This post is part of a virtual book tour organized by Goddess Fish Promotions. Joanne will be giving away the following prizes: At each stop, one ebook copy of her novel Pandora's Bottle, inspired by the world's most expensive bottle of wine. A grand prize of a $25 Amazon GC will be awarded to one randomly drawn commenter during the tour. Click on the tour banner to see the other stops on the tour.
Why do you write in your genre? What draws you to it?
I’ve loved mysteries since I first discovered Nancy Drew, thanks to friends of my parents who offloaded their daughter’s extensive collection into my eager hands. From there, I moved on to Agatha Christie, Ngaio Marsh and Dorothy Sayers. I’ve always been a diehard Anglophile, and British mysteries have remained my favorites over the years. (Extra points to writers who include references to Gilbert & Sullivan. Reginald Hill, I’m looking at you!) But I enjoy any mystery that hides its clues in plain sight and offers a solution that is both surprising and inevitable. I’m not sure what ever made me think I was qualified to write mysteries. Maybe I’m not! But I’m reminded of my friend Gail, who’d never waitressed before, telling a potential employer: “But I’ve eaten in many fine restaurants.” There is something to be said for being able to relate to the consumer experience. So I write what I like to read, although I can’t do much about the fact that I’m not English. I also wanted to shine a spotlight on the life of an aspiring actor in New York. Most people have no idea what that day-to-day life is really like. The combination of writing in my favorite genre and opening up that world really appealed to me.
What research (or world-building – for fantasy/paranormal/Sci-fi) is required?
Since I’m using my early years as an actress temping in New York as the background for my series, my world-building is second nature to a certain extent. My research is primarily on the mystery end. What kind of poison kicks in an hour later without leaving obvious signs? Can you tell how long ago a gun was fired? Is the detective who shows up at a murder scene dressed in a suit or a uniform? It’s all mechanics. But that’s the kind of thing you have to get right or it can stop a reader dead in his or her tracks.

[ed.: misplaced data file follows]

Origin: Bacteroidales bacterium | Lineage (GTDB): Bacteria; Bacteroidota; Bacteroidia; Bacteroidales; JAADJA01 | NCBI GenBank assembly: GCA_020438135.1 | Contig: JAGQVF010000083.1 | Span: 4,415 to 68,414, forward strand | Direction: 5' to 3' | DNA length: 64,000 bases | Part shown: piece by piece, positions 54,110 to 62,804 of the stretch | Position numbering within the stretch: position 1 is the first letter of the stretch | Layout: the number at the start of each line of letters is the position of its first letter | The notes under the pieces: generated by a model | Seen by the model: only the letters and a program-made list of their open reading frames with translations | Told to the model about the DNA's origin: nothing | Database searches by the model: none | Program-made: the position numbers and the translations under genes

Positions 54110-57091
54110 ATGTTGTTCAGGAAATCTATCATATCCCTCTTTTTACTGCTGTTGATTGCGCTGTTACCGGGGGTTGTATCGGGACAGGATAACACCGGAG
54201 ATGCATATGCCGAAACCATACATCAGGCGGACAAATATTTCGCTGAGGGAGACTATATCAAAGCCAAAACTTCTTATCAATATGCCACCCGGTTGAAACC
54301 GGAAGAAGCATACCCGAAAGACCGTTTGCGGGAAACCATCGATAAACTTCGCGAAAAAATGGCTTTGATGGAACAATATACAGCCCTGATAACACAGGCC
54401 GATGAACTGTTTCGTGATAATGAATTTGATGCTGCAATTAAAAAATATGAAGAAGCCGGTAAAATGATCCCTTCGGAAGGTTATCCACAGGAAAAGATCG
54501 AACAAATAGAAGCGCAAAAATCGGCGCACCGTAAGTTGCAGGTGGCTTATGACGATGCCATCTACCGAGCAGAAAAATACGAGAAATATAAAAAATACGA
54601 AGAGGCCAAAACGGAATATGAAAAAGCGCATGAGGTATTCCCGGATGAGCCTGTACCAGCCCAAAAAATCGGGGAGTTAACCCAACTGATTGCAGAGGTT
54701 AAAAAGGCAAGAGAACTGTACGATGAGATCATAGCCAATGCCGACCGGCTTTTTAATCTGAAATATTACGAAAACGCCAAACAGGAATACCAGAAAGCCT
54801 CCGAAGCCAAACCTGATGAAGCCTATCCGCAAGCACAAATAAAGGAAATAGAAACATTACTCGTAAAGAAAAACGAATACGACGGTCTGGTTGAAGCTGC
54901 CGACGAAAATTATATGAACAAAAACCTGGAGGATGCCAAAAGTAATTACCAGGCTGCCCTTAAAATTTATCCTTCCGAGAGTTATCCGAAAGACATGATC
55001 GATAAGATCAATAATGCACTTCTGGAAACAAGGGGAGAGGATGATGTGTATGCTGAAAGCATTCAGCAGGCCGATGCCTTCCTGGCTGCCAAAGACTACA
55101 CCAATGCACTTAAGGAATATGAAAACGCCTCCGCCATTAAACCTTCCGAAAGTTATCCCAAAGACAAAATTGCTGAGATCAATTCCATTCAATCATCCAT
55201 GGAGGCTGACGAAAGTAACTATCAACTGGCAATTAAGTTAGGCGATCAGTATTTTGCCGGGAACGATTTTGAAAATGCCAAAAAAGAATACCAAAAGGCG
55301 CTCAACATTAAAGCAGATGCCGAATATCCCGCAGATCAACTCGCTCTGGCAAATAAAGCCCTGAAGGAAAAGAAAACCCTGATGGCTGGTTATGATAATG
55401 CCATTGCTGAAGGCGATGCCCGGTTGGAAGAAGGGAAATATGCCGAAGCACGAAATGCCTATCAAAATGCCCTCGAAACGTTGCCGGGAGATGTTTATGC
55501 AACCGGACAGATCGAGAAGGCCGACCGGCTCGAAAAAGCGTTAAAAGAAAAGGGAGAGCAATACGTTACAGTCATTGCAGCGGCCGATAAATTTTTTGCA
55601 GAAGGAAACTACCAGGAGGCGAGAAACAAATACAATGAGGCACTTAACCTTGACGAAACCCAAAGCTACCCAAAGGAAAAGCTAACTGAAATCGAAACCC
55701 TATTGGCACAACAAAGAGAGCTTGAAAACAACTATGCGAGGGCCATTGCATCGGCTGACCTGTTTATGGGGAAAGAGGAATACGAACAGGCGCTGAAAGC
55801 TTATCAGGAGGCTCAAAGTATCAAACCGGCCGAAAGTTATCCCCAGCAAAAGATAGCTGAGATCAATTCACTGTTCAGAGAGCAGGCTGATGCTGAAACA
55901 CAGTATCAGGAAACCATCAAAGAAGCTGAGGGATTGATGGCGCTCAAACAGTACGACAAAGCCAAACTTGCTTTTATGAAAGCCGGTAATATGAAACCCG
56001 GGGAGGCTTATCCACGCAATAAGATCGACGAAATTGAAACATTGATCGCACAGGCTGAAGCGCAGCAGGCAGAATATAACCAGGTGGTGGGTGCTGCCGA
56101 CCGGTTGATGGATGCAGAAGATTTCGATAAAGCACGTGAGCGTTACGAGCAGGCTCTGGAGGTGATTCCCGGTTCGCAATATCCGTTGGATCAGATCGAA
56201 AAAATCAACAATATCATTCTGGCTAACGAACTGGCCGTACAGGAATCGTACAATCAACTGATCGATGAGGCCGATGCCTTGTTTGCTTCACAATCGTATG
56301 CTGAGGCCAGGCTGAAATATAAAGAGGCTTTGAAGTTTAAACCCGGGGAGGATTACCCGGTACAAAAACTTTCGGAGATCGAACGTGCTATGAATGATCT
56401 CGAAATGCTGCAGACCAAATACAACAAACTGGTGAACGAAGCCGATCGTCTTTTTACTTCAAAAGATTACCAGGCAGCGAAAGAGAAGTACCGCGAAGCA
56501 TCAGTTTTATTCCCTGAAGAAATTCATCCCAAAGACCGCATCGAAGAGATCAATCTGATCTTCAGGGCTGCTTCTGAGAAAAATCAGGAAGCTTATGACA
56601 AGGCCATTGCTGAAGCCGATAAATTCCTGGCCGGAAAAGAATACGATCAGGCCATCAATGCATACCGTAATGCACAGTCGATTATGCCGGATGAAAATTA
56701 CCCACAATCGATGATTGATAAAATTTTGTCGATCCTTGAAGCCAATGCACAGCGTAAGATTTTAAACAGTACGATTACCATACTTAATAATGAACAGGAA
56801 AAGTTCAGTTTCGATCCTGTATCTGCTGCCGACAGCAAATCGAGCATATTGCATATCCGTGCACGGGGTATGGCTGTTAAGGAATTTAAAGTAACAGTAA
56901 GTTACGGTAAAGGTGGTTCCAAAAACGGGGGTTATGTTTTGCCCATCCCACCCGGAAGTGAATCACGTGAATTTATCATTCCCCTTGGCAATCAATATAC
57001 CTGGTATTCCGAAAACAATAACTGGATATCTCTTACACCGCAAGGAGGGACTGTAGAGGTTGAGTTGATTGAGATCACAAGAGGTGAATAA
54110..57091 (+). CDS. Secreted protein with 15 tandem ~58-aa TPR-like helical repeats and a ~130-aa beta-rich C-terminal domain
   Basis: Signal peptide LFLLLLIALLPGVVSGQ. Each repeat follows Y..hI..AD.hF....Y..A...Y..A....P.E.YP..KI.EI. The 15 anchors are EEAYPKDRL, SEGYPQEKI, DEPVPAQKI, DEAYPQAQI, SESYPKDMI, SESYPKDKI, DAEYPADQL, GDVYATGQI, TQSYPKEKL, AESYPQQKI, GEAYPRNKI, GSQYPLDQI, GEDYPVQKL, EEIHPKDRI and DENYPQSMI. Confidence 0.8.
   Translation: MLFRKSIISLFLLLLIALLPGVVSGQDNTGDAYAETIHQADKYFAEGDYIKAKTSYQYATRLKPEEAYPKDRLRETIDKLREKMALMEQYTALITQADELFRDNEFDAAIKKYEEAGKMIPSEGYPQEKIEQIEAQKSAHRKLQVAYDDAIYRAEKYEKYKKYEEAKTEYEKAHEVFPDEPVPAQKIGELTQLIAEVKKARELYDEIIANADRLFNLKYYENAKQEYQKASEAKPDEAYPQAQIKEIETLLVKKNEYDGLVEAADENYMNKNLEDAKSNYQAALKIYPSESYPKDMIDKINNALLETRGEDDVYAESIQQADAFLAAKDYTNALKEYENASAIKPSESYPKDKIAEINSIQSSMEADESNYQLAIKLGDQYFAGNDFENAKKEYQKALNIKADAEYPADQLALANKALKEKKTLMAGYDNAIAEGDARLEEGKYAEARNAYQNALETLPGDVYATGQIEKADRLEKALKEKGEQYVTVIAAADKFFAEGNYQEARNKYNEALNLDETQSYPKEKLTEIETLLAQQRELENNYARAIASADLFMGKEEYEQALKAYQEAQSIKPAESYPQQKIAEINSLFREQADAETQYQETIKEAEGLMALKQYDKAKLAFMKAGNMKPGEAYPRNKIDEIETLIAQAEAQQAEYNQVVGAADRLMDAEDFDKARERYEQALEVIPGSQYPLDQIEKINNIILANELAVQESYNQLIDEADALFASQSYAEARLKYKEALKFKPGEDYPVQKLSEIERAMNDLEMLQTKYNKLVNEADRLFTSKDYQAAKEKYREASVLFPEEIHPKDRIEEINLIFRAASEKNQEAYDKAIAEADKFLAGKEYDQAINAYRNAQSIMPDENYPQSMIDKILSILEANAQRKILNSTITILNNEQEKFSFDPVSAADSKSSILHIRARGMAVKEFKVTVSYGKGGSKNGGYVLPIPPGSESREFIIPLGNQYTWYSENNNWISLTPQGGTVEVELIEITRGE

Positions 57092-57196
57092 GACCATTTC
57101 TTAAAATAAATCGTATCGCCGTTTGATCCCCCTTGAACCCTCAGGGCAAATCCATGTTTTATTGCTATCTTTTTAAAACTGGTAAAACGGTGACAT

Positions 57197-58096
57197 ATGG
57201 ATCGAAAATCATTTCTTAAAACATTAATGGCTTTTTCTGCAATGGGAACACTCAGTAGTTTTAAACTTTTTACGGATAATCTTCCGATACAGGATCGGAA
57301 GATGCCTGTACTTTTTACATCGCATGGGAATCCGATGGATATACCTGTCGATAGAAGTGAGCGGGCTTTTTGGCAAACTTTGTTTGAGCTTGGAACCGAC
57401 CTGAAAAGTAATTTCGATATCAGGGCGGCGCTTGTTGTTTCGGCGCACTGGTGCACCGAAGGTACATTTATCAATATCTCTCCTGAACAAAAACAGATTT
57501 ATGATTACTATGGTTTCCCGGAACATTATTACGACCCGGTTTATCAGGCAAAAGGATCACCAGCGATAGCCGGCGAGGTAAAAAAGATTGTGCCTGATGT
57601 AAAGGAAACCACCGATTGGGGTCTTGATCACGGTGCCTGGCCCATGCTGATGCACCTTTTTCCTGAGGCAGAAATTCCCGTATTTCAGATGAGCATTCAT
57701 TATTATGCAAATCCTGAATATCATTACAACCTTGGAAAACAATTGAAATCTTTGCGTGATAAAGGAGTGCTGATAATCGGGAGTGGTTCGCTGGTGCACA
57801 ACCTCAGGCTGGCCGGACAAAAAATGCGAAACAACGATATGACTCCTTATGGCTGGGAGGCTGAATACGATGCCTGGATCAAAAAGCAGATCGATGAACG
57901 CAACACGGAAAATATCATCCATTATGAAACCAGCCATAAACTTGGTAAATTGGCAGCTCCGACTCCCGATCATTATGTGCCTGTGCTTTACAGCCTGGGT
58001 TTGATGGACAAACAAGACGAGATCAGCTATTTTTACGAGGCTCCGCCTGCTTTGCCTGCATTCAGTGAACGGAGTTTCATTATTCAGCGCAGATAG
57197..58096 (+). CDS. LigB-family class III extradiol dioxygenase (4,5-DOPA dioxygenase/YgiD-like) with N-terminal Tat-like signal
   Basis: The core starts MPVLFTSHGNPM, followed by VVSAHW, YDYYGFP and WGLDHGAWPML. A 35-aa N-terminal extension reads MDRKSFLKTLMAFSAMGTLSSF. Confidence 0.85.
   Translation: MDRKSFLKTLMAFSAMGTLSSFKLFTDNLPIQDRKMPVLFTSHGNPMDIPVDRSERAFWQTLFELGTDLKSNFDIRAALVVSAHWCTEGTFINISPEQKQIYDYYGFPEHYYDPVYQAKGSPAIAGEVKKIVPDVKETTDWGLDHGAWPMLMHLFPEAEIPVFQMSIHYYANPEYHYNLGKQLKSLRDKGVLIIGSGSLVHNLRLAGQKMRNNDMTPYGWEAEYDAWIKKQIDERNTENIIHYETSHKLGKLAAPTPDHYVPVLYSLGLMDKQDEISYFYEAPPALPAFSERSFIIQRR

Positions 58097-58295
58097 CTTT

Name one thing you learned from your hero/heroine.
Really, truly, do not run off at the mouth when you walk into an audition. You are not nearly as funny or charming as you think you are.
Do you have any odd or interesting writing quirks, habits or superstitions?
Sometimes I take a break after I write my first sentence of the day. I know I’ve just committed to a scene, and I have to gear up before I dive in and blurt out the rest of it.
Are you a plotter or pantser?
Pantser, all the way, which is a little dangerous when you’re crafting a puzzle. But I just read an interview with Gillian Flynn who admitted to working this way. I think Gone Girl is brilliantly plotted, so leaving my own work aside for the moment, it’s clearly possible to write a good mystery this way. Gone Girl also has an element of spontaneity, and that’s one thing that must be hard to manufacture if you’re a plotter. I often have a sense that my characters are telling the story. I’ll find words flowing out of my fingers, and then I sit back and think, “No…really? Well, okay, if that’s what you want to do next!” And then a new avenue of inquiry or plot thread opens up. That said, I do have signposts in mind from the start: set pieces I know I want to include, the murder, a turning point, and a general sense of the ending.
Look to your right – what’s sitting there?